For this firewall, I chose the most recent kernel available version 1.3.68, as of this writing. By the time you read this, there will no doubt be an even newer version of Linux available, maybe even Linux 2.0. I assume any newer versions will have the same, or at least a very comparable, version of the firewall code in the kernel.

    I have a few reasons for choosing this kernel version. First, the firewall code of the kernel has improved. Version 1.3.68 allows you to specify rules for three types of traffic: incoming, outgoing, and forwarding. This in turn, enables you to precisely specify which traffic is trusted and which traffic is considered dangerous. Furthermore, the IP masquerading has improved as well.

    To use the new firewall rulesets, you need a special version of the firewall administration program, ipfwadm. This version "knows" about these new rules. You cannot use older versions (up to kernel version 1.3.65), because they are not compatible and will definitely cause trouble. You can download this new ipfwadm program from :

    And you need at least the 2.0 beta version. When you start to build this new kernel, you first need to do:

    make config

    to enable and disable kernel features.

    During this configuration, you will enable the different hardware devices of your hardware platform. In my firewall setup, I have a SMC8013 Ethernet card for connection to the local network, and use a PPP dial-up link to the Internet. (The complete layout of this test network is shown in Figure 2.) I chose to enable the PPP support as dynamically loadable modules. Unlike statically linked drivers, modules can be loaded and unloaded at runtime. With PPP configured as a loadable module, I can really take the firewall off-line by just unloading the PPP module.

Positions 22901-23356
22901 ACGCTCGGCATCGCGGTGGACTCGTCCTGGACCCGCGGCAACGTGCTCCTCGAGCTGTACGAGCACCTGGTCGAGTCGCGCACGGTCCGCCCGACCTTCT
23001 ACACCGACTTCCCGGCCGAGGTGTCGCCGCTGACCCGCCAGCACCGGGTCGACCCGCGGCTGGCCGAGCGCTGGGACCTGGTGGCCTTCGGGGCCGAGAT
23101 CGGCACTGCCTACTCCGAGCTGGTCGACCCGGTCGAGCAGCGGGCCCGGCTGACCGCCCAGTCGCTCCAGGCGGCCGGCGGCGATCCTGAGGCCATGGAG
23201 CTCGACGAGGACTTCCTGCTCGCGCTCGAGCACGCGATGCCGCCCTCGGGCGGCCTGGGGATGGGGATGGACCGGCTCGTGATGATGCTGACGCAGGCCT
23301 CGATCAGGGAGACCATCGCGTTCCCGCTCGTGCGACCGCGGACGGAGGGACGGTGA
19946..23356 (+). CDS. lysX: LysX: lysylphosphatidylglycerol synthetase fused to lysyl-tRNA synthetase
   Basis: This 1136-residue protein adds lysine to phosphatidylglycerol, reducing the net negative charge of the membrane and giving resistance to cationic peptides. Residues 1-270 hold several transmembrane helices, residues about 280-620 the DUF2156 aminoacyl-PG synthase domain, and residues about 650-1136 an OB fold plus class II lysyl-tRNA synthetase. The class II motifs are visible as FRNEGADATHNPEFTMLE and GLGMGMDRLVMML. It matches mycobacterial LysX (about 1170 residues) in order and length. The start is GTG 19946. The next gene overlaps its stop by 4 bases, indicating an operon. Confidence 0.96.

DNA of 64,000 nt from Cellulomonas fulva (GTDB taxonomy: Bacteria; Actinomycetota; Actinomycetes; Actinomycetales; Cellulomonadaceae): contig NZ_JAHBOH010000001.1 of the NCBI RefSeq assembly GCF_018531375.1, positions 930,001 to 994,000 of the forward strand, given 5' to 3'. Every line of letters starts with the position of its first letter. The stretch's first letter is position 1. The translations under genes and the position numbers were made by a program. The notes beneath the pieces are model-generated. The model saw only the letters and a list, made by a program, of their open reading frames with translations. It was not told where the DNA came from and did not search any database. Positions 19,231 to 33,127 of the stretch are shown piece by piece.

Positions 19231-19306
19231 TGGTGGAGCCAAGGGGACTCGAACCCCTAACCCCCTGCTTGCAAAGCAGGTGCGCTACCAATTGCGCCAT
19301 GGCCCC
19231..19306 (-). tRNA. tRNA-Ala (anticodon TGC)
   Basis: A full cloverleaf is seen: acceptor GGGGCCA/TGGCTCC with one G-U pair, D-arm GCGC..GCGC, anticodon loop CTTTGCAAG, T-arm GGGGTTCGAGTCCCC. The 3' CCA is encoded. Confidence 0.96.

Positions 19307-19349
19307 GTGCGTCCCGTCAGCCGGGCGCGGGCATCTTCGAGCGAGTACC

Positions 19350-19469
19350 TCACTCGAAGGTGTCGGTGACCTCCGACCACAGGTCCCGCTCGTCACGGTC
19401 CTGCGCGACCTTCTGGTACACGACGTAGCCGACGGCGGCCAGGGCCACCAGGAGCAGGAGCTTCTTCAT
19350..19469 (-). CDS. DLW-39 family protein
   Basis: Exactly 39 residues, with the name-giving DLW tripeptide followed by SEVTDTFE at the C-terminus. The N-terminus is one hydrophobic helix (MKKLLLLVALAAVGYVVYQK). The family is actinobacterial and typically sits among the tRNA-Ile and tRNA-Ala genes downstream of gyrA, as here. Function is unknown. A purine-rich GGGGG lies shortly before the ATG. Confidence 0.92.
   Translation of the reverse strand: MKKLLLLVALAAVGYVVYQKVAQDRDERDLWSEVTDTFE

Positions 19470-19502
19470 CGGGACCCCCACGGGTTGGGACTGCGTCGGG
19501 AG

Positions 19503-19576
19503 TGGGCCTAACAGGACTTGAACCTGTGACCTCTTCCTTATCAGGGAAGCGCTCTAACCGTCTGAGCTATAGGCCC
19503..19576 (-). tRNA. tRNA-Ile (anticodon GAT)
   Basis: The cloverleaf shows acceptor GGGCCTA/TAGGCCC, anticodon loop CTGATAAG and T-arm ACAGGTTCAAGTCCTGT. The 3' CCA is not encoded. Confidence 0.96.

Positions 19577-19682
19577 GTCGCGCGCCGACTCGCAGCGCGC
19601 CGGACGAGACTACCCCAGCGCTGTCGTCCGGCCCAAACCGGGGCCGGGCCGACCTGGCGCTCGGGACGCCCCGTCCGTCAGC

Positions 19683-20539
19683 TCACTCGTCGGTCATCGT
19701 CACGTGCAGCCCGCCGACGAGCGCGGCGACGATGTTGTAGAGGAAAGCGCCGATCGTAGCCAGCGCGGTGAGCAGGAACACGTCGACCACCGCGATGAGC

I also enable support for SLIP as a loadable module. Even though I use PPP and not SLIP as my dial-up Internet protocol, I need to enable SLIP to make the dial-on-demand daemon, diald (version 0.12), available. This daemon will automatically call the Internet service provider if it detects traffic destined for the Internet.

    Listing 1 shows all the make config options related to the firewall and masquerading code. You should use these same responses when building your firewall kernel.

    After configuring the kernel you need to do:

    make dep; make clean; make zImage

    to build it. After building, you can boot this kernel as the software foundation for your firewall.

    You can compile both ipfwadm and diald out of the box. After you build and install them, they will be available for use.

    Configuring the Firewall Rules

    Again, the kernel's firewall supports three distinct groups of packet filtering rules: input, output, and forward. Each of these groups has its own set of firewall rules and, thus, needs to be configured appropriately.